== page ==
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How to Plant Fruit Trees in Your Backyard

  1. Dig a hole at least wide enough for the roots of your tree so that none of them are bent. Make it deep enough for the tree's roots to be completely covered. A wider hole is better, if possible, since that will make it easier for the tree to grow.
  2. Chip away at the sides of your hole to break any compacted soil - this will make it easier for your tree's roots to grow beyond the initial hole.
  3. Most bare root trees from Bay Laurel Nursery do not need to be staked. But if yours does, use at least a five or six foot garden stake hammered about two feet into the bottom of the hole a little off center on the southern side, if possible.
  4. Make a mound of soil a few inches high in the bottom of the hole with what you dug out. Pat the soil down.
  5. Carefully place your fruit tree into the hole, centered on the mound and spreading its roots. The tree has a graft union (sometimes called a bud union) visible where the root stock is grafted to the trunk. This should be placed slightly above the existing ground level. It is better to plant a little high than low since trees often settle.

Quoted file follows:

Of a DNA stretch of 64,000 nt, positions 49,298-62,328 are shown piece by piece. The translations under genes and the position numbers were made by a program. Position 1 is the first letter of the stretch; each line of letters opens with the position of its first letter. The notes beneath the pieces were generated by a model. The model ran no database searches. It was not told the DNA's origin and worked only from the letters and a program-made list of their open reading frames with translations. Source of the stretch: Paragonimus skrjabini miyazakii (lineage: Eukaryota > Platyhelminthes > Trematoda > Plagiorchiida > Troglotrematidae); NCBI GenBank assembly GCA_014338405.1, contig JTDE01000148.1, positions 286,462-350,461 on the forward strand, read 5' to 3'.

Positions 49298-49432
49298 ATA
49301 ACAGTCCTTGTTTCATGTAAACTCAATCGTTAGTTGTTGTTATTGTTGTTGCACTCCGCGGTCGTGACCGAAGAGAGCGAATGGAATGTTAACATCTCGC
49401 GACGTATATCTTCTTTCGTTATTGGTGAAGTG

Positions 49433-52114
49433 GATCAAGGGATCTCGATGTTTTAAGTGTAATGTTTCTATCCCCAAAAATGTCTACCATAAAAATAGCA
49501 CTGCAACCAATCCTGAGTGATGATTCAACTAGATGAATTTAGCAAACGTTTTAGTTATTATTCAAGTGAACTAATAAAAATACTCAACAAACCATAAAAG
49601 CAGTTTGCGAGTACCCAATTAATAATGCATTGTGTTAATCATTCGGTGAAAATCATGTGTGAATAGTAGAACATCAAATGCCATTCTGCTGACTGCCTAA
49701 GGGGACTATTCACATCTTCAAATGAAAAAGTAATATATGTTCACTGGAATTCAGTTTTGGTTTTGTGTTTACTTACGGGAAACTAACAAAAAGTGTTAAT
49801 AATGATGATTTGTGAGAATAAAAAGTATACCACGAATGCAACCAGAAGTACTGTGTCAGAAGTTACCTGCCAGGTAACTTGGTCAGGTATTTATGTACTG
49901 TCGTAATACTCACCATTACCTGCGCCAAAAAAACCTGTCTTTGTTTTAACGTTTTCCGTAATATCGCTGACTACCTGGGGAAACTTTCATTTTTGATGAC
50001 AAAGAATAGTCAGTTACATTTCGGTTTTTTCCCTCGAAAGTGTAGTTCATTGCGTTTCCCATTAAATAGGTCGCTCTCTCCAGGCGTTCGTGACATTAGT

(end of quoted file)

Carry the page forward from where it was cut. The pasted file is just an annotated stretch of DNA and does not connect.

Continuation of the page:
6. Amending the soil with nutrients may be necessary.  However, it is better not to overdo it since doing so will create an artificial environment for the tree that in the long run will stunt growth. Check with your local garden center and buy whatever amendment is recommended for your soil. DO NOT USE REDWOOD COMPOST OR MANURE AS THEY MAY CAUSE BURNING. Many garden centers now promote organic gardening, so  it should be easy to find one in your area that can help you to produce fruit that is grown without harmful chemicals.
  7. Start filling in the excavated soil that you have amended into the hole, carefully covering over just the roots. Gently pat down the soil a little and then water to help the soil settle around the roots.
  8. Continue adding layers of soil, repeating the process of patting it down slightly and watering to help the soil settle and fill in any air holes. Fill in up to the original ground level.
  9. Use any leftover soil to build a raised circle around the tree to keep water in. Ideally, the circle should be about four feet in diameter. Placing organic material such as leaves, mulch or bark inside the circle can help protect the tree's roots and help with water retention.  Make sure that you keep any mulch away from the trunk of the tree.
  10. Overwatering before leafing out is the biggest cause of tree failure!  While the trees are dormant, they are using no water, so it is very important to not water them any more than is absolutely necessary to prevent the roots from drying out.